Visitors Guide to the
Elgin/Cottrell House

209 South First Street
Clarksville, Missouri
573-242-9688

Street Parking Missouri Historical Site

The Hezekiah Elgin House is one of the oldest houses in Clarksville Missouri. The Elgin family history in Pike County began when William Elgin 1816 bought a 3,000-acre Spanish Tract in 1816. He opened a trading post and built one of the first roads between St. Louis and Clarksville.  He also built the Elgin Opera House and Hotel, both of which were destroyed by fire in the late 1800's.

This Antebellum style home was built by Hezekiah Elgin around 1845 out of bricks made by slaves on the property. The style of the house was greatly influenced by the French-styled houses in the French Quarter of New Orleans and also has Italian, Regency, and French Creole characteristics. The house has 8 main rooms that run shotgun and each opens to the side porches. The shotgun style and 12-foot tall ceilings helped to cool the house in the hot Missouri summers, although they hindered heating the home in the winter. Servants used the outside stairs on the porch so they could enter any room without going through another. The home has its original floor plan, fireplaces, wood plank floors, mantles, massive woodwork, iron door locks with white porcelain knobs, and skeleton keys. 

The Elgin family owned the house until 1945 when it was sold to Bess Bankhead.  She and her two sisters lived there until 1965 when it was bought by Jamie Larue Brown McIlroy, a famous Clarksville artist, who lived there until her death in 2005. The current owner is Richard Cottrell, a Clarksville native, who is an artist and avid antique collector. It is Cottrell’s love of historic homes and historic preservation that is behind his undertaking the restoration of the home.

Because of the small number of residents of this home over the years, the house has had minimal changes, making it one of Missouri's most intact homes of its type and period. As no records or photos of the interior exist, Cottrell has performed what is called an interpretative restoration.  The house has been restored to what it might have looked like when it was first built, according to the Cottrell’s interpretation. The Elgin/Cottrell House contains an extensive collection of antique furniture, decorative accessories, and formal portraits. This home provides a unique viewing opportunity for anyone who loves historic homes and antiques in a setting on the banks of the mighty Mississippi River in Clarksville.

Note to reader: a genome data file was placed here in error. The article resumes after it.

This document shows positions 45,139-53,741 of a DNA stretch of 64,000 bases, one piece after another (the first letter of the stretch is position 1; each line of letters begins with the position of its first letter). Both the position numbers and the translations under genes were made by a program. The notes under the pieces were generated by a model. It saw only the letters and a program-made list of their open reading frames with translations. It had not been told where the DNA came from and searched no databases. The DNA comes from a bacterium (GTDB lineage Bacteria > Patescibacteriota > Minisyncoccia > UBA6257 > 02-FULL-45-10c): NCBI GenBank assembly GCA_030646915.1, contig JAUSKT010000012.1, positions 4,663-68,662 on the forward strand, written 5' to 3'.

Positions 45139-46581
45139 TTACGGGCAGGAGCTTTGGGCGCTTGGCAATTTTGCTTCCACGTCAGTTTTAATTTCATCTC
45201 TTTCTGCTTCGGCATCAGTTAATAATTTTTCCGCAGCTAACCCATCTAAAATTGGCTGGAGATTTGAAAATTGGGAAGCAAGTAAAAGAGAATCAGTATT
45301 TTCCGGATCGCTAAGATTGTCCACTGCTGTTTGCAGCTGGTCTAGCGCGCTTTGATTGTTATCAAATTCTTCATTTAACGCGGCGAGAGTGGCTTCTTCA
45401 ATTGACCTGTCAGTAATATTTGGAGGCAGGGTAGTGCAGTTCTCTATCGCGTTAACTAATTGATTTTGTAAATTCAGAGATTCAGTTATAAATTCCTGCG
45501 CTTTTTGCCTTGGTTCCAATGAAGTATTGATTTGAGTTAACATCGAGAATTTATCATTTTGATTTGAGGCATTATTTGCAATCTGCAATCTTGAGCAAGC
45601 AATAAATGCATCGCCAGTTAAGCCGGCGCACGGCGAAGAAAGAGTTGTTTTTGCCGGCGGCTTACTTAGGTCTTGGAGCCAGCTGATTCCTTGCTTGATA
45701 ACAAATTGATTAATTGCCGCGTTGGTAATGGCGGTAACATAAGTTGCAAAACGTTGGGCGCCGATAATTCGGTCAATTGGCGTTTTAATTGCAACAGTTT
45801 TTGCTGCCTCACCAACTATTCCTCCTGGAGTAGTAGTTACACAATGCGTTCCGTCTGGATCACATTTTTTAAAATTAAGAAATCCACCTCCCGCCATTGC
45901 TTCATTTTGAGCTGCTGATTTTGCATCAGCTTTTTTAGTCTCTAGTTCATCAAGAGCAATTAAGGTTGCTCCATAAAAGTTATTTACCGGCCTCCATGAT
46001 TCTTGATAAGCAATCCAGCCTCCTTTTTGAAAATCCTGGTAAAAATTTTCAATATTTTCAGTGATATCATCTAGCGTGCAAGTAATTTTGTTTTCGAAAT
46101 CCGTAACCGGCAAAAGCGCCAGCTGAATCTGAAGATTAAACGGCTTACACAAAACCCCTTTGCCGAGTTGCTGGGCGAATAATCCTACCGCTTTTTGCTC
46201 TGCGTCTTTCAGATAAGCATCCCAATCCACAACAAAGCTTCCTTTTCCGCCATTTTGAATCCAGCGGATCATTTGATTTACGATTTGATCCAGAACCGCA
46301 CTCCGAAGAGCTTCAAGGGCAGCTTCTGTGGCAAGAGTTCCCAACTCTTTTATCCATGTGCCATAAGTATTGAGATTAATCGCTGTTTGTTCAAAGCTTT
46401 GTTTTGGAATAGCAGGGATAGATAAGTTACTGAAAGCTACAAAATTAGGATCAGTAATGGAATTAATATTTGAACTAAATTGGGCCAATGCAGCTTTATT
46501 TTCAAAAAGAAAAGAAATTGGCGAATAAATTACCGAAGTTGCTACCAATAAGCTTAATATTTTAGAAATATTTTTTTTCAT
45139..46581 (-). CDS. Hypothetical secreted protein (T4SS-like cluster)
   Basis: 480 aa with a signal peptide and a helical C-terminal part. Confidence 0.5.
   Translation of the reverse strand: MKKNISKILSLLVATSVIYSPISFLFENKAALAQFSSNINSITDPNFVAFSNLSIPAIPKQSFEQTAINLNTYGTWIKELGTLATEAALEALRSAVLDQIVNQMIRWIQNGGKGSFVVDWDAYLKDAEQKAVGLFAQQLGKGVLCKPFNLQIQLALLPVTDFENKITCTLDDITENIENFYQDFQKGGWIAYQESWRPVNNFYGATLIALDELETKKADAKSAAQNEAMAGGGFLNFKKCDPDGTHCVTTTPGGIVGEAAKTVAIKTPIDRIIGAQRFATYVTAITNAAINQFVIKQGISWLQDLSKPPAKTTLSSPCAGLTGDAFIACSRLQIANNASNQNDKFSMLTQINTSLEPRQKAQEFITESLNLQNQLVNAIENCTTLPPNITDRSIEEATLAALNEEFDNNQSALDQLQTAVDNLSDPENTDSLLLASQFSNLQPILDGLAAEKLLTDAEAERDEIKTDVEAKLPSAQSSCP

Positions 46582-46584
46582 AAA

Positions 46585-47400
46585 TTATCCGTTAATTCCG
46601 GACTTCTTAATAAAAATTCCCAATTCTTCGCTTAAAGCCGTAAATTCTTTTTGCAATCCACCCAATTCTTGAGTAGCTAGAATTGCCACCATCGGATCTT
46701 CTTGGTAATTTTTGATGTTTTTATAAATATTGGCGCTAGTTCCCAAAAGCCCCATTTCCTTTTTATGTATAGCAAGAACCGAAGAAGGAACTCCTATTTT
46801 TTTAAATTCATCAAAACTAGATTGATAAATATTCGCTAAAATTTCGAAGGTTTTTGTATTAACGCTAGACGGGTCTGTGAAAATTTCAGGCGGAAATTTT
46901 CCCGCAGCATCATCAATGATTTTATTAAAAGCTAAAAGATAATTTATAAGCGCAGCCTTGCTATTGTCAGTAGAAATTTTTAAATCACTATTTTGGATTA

The Elgin/Cottrell House will be featured in the May/June issue of VICTORIAN HOMES, a national magazine. Hillary Black, Victorian Homes editor, said “We have photographed Victorian houses all over the United States and the Elgin/Cottrell house in Clarksville is by far one of the most historically correct, beautifully decorated and full of so many wonderful treasures. Richard Cottrell, the owner of this house, is a STAR.”

The historic house will be open on Sunday, April 17th, 2016 from 2 pm - 4 pm for a tour. Copies of the magazine will be available with the $5 admission. No reservations are required. The number of magazines is limited so you might want to call ahead (573-242-9688) and reserve your copy.

Visiting the Elgin/Cottrell House
Visiting Hours
          Thanksgiving, Apple Festival, & Christmas Along the Mississippi Weekends
               10 am - 4 pm (See the Missouri Lincoln Hills Calendar for dates)
          or group tours by appointment
Admission is $5
.


Directions: The Elgin/Cottrell House is located on South First Street, one block east of MO-79 (the Great River Road, the Little Dixie Highway) in the historic downtown district of Clarksville.

GPS Coordinates
N  39  22.200
W 90  54.192

Learn more about the Clarksville area.
 
 
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